It should surely be possible at least to prevent this loss of time, due to the abuses of an excessive " red tape. "
35. Certain other practical suggestions were made in Committee to enable this " control " by the Assembly to function more efficiently. In particular, it was suggested that the Assembly should set up ad hoc Committees for certain Organisations, whose terms of reference would be to follow the activities of those Organisations and to report thereon to the Assembly.
The creation of these new Committees, which would contain fewer members than our " traditional " Committees, would also make it possible to adopt less rigid, methods of work than those at present laid down in the Assembly Rules of Procedure, which limit unnecessarily the functions assigned to each Representative.
Mention should also be made here of another Resolution (cf. para. 57 below) concerning the right of Representatives to put written questions to the Committee of Ministers. This would be an efficient method for parliamentary action, and the Committee requests that the conditions be defined in which this right can be exercised between Sessions.
36. It is not possible to employ the same procedure in respect of Organisations which are international in the full sense of the term (as, for instance, those which are connected with the United Nations Organisation). The Committee, however, considered it desirable that the Assembly be kept informed of the activities of these Organisations and of the progress achieved (in so far as European Affairs are concerned).
For this purpose, it requests that the Committee of Ministers acting — when the time comes — on proposals submitted by the " preparatory conferences " already mentioned (para. 26), should regularly supply the Assembly with " requests for opinion " on questions which are being discussed by these Organisations and in respect of which it appears that the Assembly or its specialised Committees have particular competence or would be particularly anxious to express an opinion. The Recommendations (or opinions expressed by the Committees) would be submitted to the Committee of Ministers and also to the " preparatory conferences ."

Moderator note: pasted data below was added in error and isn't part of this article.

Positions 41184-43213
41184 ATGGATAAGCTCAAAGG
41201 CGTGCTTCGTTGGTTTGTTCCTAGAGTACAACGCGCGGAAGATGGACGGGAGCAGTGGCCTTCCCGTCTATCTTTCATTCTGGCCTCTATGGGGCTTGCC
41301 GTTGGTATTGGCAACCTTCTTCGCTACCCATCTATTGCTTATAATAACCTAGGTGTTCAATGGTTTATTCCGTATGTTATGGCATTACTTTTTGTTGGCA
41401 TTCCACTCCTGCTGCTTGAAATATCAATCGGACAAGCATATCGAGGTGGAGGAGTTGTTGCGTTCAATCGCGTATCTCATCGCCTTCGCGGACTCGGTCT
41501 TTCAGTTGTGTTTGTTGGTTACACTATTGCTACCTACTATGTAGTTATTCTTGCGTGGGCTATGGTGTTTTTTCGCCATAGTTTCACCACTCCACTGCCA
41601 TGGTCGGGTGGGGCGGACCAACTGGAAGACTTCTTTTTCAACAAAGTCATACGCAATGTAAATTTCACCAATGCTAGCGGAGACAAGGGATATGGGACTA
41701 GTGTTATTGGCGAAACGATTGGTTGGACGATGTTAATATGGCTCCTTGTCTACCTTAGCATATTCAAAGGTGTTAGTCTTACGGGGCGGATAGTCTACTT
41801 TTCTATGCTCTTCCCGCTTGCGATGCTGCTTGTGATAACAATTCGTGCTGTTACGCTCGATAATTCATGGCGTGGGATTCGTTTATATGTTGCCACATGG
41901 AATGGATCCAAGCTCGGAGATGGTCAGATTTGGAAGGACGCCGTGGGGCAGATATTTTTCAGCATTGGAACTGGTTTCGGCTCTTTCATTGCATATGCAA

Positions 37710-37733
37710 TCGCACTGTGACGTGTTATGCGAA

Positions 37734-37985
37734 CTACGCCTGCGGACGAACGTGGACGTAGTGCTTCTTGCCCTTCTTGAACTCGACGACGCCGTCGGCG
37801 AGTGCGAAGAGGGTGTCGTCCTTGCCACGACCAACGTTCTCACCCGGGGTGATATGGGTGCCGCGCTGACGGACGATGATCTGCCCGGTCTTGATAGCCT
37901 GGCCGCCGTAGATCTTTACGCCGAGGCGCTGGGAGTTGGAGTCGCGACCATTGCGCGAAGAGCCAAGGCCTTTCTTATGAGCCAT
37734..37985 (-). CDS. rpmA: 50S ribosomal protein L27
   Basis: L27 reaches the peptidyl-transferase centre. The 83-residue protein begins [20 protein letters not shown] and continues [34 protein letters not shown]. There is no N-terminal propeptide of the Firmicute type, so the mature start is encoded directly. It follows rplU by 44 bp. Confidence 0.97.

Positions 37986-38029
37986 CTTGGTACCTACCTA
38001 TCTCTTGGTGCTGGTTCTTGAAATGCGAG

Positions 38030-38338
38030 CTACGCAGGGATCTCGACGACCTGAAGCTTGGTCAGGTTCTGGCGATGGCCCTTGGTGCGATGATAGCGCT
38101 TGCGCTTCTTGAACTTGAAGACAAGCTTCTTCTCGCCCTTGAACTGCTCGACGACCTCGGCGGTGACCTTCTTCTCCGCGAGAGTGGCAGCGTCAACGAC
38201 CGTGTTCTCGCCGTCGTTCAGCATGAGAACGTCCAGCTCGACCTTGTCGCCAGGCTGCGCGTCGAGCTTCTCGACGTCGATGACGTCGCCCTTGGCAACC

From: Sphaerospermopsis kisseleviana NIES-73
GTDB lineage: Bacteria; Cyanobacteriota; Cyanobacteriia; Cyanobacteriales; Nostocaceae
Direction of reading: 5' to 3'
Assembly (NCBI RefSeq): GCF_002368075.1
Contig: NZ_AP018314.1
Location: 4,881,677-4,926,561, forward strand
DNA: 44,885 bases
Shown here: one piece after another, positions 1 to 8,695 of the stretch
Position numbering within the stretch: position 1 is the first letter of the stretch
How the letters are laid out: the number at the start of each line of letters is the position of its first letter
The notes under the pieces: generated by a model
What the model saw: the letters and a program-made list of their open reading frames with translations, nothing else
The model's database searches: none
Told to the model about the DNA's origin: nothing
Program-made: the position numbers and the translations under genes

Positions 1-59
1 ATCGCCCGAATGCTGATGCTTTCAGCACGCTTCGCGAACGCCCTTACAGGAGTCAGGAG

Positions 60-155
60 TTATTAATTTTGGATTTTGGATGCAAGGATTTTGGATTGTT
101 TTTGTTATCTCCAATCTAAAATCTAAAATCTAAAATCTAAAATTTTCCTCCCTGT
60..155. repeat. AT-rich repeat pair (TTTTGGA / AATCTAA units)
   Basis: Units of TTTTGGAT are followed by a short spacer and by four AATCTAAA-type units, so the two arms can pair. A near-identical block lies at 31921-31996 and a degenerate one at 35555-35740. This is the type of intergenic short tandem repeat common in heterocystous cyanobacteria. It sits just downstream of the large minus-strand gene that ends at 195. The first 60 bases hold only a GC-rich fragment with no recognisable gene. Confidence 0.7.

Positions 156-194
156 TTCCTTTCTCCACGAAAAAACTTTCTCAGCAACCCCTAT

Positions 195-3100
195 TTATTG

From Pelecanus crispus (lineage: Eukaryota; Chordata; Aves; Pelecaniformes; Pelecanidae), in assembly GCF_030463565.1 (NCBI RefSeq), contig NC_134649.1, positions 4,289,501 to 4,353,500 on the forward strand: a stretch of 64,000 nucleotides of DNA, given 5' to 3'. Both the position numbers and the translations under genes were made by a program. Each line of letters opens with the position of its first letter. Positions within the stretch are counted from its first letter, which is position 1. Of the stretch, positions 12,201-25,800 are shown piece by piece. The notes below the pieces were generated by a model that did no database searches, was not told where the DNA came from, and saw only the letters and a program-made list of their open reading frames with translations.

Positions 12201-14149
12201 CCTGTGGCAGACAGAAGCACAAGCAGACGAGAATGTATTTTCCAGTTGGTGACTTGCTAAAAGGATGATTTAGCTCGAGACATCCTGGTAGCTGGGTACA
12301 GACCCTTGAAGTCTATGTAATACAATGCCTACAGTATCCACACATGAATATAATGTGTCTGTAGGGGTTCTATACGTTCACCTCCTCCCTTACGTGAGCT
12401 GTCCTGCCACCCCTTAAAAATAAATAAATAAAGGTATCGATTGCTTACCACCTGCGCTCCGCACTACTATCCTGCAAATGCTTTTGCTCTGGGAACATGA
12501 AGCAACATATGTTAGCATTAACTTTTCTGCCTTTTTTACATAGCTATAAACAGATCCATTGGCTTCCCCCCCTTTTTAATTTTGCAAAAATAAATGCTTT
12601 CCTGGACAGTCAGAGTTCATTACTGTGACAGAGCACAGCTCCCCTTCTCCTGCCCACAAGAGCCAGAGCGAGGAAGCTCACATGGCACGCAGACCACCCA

The Committee of Ministers would then be required to keep the Assembly informed of the measures finally adopted by the Organisations concerned.
Such a method of procedure is certainly far from perfect. It would, however, give partial satisfaction to the requests so frequently made that some form of liaison be established between the work of the Assembly and that of certain international Organisations (the I. L. 0.; U. N. E. S. C. 0., E. C. E., etc.).
The text of the Resolution adopted unanimously is given in Part Two, para. 63 (ii).
37. The rôle of the Assembly is advisory, and it is to be feared that the double " screen" provided by the Committee of Ministers and by national Governments may condemn it to ineffectiveness. Before a convention, or any other practical measure, put forward by the Assembly can be implemented, so many agreements must be concluded, so lengthy and complicated a procedure must be followed, that despite the vigilance of the Representatives there is every possibility that the Assembly's Recommendation will end by being quietly buried.